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Elinoor Beechinor and T. Sgt. Robert Dean O'Hearn were married in Wiesbaden June 16.
European Stars and Stripes 22 June 1951
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Arriving Tuesday:
S. Stacey, D. Baskett, Elsie Baade, Carl Baade, Carmen Finch, Vernon Joyer, Frank L. Ahern, Ida Dick and infant, Nick Gray, Martin Borleck, Dr. Reitlinger, M. A. Titus, W. L. Watkins and Reino Sarvoal from Juneau.
Daily Sitka Sentinel 11 July 1951
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Miss Marilyn Otis, formerly of River street, was recently tendered a bridal shower at the Silver Lake Betterment hall. The hall was attractively decorated with pink and white streamers. The guest of honor opened her many gifts under a large white bell. About 50 were present from Charlestown, Everett, Malden and Wilmington. Miss Otis will become the bride of Arthur Ahearn, son of Mr. and Mrs. Gerald Ahearn of King street on Aug. 20 at St. Francis de Sales church in Charlestown.
The Lowell Sun 20 July 1951
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Mr. and Mrs. Charles E. Spencer, 3d, and children, Cornelia, Olivia and Charles, 4th, 32 Terrace avenue, recently visited Mrs. Spencer's parents, Mr. and Mrs. Frank G. Ahern, Norwich, at their summer home, Watch Hill, R. I.
Naugatuck Daily News 6 August 1951
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Mrs. Phillips' Tea Honors Daughter
Mrs. George S. Phillips, Montague Ave., entertained at a trouseau tea, Wednesday in honor of her daughter Jean, whose marriage to Frank Gilraine will be an event of August 18. Receiving with the hostess was her daughter, Mrs. D. A. Downie. Presiding were Mrs. C. Gilraine, Mrs. William Pusce, Mrs. J. Downie, Mrs. John McGregor, Mrs. K. Machan, Mrs. A. L. Bowes, Mrs. P. Hucul, Mrs. J. H. Page, Mrs. D. Fredrickson and assisting were Mrs. G. Copeland, Mrs. C. Mattern, Mrs. E. Maxim and Misses Gwen Fredrickson, Irene Page, Georgina Robertson, and Grace Ahearn.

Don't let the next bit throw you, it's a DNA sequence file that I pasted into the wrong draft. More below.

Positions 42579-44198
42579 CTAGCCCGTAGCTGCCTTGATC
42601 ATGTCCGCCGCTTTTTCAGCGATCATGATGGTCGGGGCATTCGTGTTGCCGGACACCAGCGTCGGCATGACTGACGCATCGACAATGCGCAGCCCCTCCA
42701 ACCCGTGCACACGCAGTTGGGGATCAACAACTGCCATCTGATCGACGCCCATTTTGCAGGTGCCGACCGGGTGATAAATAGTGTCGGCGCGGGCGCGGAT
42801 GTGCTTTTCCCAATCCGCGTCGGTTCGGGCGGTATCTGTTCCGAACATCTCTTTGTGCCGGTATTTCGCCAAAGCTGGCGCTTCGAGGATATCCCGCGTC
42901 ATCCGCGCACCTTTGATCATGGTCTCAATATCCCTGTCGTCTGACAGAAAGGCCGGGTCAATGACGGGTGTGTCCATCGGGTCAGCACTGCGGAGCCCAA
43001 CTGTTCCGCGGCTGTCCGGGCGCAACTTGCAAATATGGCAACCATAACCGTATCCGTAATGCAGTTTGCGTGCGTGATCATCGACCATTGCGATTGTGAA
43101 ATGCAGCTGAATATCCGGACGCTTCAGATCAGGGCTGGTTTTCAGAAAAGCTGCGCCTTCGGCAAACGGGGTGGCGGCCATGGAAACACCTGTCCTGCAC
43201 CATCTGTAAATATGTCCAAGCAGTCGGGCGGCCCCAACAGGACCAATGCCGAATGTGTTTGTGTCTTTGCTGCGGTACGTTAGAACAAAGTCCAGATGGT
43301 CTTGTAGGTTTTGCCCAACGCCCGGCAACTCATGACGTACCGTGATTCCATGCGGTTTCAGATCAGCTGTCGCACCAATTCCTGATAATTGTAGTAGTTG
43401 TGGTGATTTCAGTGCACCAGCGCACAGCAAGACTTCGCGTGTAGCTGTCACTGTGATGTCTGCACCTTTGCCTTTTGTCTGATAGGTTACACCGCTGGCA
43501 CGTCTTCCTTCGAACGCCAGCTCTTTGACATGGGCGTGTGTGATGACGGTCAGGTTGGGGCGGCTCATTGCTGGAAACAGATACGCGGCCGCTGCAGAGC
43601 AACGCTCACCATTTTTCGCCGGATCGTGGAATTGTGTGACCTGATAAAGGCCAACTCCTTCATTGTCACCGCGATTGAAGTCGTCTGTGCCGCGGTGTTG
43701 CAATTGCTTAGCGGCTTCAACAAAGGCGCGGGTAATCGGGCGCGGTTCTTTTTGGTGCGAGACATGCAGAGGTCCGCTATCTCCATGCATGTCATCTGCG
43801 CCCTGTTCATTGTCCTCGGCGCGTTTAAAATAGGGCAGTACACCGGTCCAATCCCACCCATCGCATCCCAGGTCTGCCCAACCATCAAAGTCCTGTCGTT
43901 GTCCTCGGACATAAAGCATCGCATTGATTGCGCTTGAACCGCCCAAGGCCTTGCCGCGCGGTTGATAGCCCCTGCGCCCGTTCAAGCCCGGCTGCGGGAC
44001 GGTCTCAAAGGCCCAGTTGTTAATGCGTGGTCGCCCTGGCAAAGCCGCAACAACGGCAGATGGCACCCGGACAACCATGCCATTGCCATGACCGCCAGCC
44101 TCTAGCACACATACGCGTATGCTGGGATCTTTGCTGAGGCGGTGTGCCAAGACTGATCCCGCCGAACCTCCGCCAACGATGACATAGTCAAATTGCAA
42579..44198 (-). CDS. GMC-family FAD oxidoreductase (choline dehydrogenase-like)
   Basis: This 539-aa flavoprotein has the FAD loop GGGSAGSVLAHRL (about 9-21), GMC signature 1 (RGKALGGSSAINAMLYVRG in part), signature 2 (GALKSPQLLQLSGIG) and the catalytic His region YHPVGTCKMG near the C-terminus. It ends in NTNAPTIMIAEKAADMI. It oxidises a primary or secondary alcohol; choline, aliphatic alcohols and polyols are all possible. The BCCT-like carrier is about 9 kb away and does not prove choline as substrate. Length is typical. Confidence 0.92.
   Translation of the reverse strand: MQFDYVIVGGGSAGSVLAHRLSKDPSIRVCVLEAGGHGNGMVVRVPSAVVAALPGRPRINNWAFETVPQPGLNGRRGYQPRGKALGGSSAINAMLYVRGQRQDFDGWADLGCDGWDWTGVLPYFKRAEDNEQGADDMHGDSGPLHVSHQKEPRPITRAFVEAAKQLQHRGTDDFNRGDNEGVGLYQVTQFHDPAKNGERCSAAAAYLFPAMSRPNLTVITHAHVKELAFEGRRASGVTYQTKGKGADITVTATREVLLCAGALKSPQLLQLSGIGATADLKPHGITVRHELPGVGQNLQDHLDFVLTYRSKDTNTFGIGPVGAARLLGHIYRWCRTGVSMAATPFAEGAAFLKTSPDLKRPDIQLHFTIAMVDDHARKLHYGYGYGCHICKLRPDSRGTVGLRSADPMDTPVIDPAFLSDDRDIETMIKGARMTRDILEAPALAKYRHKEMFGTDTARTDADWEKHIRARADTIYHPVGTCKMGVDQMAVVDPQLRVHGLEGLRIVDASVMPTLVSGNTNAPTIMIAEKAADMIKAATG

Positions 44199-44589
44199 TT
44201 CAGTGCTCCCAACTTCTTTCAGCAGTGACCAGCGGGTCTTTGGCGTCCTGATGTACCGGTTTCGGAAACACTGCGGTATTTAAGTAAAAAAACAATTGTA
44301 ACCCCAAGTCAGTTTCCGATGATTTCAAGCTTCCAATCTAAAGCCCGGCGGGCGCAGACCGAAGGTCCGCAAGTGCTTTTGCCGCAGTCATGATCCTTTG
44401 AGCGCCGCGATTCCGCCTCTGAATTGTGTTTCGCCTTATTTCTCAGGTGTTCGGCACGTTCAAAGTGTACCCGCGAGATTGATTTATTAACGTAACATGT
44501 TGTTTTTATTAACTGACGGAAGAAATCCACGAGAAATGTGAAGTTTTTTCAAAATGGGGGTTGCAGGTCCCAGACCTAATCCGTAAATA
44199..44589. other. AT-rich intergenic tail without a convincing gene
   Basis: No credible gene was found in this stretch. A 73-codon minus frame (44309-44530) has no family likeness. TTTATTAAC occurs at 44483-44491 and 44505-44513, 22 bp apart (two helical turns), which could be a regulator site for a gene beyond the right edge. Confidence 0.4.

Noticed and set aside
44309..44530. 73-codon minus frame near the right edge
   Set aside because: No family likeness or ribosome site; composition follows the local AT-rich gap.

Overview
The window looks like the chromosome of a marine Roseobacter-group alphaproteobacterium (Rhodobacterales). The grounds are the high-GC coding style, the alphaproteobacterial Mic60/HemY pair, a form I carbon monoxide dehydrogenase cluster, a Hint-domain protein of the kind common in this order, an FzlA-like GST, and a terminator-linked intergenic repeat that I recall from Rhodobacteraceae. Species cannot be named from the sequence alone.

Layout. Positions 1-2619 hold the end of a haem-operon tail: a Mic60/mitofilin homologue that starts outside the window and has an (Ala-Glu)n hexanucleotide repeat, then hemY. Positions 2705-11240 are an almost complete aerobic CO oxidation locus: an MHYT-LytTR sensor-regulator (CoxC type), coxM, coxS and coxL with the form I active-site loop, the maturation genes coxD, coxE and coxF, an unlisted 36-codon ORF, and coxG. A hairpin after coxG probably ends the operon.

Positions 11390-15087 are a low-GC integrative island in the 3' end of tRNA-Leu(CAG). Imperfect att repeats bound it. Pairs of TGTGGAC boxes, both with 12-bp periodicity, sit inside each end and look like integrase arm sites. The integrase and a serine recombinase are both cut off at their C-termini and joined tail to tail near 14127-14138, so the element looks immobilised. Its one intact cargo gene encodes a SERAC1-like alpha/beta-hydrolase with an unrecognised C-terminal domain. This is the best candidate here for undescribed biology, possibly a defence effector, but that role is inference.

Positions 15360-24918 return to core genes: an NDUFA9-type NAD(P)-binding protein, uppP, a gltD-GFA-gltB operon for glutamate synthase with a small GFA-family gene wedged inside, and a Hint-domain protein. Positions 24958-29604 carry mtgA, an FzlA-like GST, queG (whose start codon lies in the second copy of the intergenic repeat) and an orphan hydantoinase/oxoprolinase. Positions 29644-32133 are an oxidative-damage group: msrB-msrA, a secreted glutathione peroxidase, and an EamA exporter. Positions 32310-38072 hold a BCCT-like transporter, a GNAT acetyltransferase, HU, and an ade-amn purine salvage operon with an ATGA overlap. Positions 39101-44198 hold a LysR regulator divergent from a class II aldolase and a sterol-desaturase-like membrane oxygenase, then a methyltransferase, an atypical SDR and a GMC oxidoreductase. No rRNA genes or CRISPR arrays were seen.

Winnipeg Free Press 17 August 1951
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Rescued at Sea
Seven-year-old Dennis J. Ahern, son of Mr. and Mrs. Robert J. Ahern of Webster street, Arlington and 54 Beach street, [Rockport, Mass.], blissfully slept through being drifted out to sea in a small skiff late last night. After an extensive land and sea search, with some 100 people and a flotilla of some 20 boats, he was found by Walter F. Church, local fisherman, scouring the waters off Sandy Bar [sic] breakwater at 12:10 o'clock this morning, some three miles from where he had originally embarked. The lad, eager to try night fishing, had found rowing too much for him, and calmly decided to turn in until daylight would in his opinion permit him to find his way back to shore.